Proctele apps in the App Store

Proctele apps in the App Store
Click the picture to see Proctele apps in Apple's App Store

Friday, November 22, 2013

Curved Smartphone Screen

How could a curved smartphone screen be an improvement on a flat one? What struck me first was that ambient light would reflect less on a curved screen. Display experts confirm my suspicion, but say there seem to be more advantages. According to a curved screen substantially improves screen readability, image contrast, color accuracy, and overall picture quality, but can also increase the running time on battery, because you can do with less battery-draining screen brightness. Here's a picture of Samsung Galaxy Round:
A curved screen improves privacy, since it's less readable from the wrong angle. One disadvantage I can think of is that you'll no longer be able to use it as a mirror, because it will change your looks.

Perhaps a screen with variable curvature would be better. For that you would need a slightly flexible screen. That would keep the advantages of the flat screen and add the curved screen ones.

I think smartphone technology is going to develop very much in the coming years. Speakers have come down in size lately and I expect that small size will be used inside smartphones soon. My iPhone and iPad already have reasonably good sound quality without anything attached, like earphones or external speakers. In a few years that's going to be a lot better.

I read recently that the average smartphone user picks up his smartphone about 150 times a day. That amounts to about ten times/hour. Don't know if it's really been researched properly, but it seems credible. Whatever truth in that, I'm in no doubt that the smartphone is the most popular invention in the last 20 years, or even longer. Its great popularity indicates it's going to develop strongly in the coming years.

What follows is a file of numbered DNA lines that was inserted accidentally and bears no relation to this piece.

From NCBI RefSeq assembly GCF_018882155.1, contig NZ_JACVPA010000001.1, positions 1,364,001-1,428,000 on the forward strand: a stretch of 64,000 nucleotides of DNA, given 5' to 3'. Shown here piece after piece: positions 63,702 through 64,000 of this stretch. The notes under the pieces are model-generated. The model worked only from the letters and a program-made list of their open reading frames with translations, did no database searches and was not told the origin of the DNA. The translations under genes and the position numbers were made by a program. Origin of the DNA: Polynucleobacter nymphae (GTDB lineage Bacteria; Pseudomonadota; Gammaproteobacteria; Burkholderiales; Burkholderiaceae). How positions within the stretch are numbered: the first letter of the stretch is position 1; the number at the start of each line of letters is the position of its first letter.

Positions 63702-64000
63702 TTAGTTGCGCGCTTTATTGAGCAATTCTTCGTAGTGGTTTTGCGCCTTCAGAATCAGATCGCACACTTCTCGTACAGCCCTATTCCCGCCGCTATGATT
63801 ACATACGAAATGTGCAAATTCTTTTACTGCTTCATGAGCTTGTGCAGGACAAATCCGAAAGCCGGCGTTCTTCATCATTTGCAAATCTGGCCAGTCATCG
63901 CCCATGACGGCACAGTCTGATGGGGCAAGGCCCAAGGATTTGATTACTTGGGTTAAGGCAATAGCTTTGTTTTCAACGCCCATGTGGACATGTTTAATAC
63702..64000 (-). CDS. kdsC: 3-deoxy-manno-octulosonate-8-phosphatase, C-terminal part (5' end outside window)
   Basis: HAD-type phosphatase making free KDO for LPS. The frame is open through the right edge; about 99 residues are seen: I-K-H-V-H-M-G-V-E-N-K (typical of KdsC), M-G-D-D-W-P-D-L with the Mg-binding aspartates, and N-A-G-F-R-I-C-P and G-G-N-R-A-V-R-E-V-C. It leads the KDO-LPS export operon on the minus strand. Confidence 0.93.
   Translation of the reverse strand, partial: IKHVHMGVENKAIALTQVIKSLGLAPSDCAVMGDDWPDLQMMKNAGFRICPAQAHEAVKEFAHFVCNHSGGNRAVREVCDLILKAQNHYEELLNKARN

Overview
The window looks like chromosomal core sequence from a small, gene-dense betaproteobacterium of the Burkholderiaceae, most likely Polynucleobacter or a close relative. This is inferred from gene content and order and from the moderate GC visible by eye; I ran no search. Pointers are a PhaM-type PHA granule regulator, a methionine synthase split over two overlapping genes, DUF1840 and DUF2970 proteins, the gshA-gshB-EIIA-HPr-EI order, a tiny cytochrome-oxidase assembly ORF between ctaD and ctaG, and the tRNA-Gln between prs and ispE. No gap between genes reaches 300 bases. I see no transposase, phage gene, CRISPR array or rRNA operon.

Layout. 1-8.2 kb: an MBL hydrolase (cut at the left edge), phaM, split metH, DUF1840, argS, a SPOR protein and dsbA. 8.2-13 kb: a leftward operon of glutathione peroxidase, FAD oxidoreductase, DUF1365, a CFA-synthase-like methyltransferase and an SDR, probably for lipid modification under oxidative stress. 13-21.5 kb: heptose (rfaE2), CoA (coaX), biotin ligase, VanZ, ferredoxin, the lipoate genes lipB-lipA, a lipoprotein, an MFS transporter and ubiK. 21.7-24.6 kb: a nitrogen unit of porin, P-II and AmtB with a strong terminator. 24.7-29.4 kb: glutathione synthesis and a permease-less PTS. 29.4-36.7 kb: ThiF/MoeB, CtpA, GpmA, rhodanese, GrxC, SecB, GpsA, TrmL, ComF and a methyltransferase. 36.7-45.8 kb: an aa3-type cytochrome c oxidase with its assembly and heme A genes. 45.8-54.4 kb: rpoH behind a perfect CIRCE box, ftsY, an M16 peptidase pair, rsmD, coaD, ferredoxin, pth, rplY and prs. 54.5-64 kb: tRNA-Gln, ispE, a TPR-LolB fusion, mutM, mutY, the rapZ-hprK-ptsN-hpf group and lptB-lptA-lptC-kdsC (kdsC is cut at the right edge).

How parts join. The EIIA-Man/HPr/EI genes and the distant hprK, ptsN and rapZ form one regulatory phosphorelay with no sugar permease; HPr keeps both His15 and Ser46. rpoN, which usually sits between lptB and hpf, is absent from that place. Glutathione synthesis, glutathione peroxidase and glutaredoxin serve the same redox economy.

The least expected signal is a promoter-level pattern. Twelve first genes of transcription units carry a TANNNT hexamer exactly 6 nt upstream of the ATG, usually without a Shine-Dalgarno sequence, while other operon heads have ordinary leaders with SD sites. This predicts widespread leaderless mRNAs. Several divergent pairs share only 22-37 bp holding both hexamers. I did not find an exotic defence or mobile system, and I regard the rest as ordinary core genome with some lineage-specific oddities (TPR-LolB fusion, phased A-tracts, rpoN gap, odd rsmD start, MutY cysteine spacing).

Monday, November 4, 2013

My Mavericks has arrived!

My MacBook now has Apple's new OS called OSX Mavericks. 5.29 Gigabytes all for free and it took about 3 hours to download. I upgraded from OSX Lion, which means I skipped the Mountain Lion upgrade.

Upgrading is nerve-wracking, particularly if you come from the world of Windows. (Got a touch of deja-vu there. Guess I must've said just that before.) In that world you could always count on the PC becoming slower after updating. In fact that also happened when I upgraded the MacBook to OSX Lion, but I fixed that by doubling the RAM memory to 4GB. OSX Mavericks doesn't slow down at all, much to my relief. 

The new OSX has some nice new features of course. Perhaps my favorite is tabs in the Finder application. I used to end up with a number of Finder views. From now on I can do with just one, because you can copy between tabs. Great! Another Finder feature is colored tags. I'll probably use that sparely. I'm comfortable with just using directories, but I might use tags for a few things.

iBooks on the PC, and not just on iPhone and iPad and iPod touch, is a good idea. Being able to download straight to the PC makes sense. My PC is still my computing hub. Ok slightly old-fashioned to favor a MacBook over iPad, but PCs still are more versatile than iPads, and they don't run away as easily, connected as they are to USB disks, speakers and the rest.

Apple also says Mavericks makes applications go easier on the battery and the same with Safari. That's great news and I'm sure I'll benefit from that sometimes. 

For the next OSX I would like to see an improvement in the performance of the Dashboard, where I have a calculator, a clock and a dictionary. It seems to enter a sleep mode after PC startup, and even after a long time of non-use. It takes a few seconds before I can use the calculator and that's a bit annoying. But maybe I've just missed a trick. If so I can correct it myself sometime.